Question
Asked Dec 9, 2019
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24. Suppose that I choose six of the first ten positive integers. Prove that I must have chosen
two numbers such that one is a divisor of the other. [HINT: Write each of the 10 numbers
as a power of 2 multiplied by an odd number, then use the pigeonhole principle.]
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24. Suppose that I choose six of the first ten positive integers. Prove that I must have chosen two numbers such that one is a divisor of the other. [HINT: Write each of the 10 numbers as a power of 2 multiplied by an odd number, then use the pigeonhole principle.]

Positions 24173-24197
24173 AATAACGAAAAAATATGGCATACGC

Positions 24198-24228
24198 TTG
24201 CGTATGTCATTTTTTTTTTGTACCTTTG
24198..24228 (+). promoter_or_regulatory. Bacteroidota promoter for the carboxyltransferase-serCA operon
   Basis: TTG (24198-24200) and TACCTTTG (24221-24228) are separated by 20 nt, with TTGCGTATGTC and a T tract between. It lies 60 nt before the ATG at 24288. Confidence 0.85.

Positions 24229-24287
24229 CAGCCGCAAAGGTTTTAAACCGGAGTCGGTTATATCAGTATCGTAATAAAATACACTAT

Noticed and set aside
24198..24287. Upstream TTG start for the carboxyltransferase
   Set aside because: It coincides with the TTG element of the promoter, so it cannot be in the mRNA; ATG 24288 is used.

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Expert Answer

Step 1

Rewrite the first ten nu...

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1- 2°.1 6 – 2' -3 7- 2°.7 2 – 2' .1 3 – 2°.3 8– 2° .1 9 – 2° .9 4 – 22 .1 5 – 2° .5 10 – 2' ·5

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Advanced Math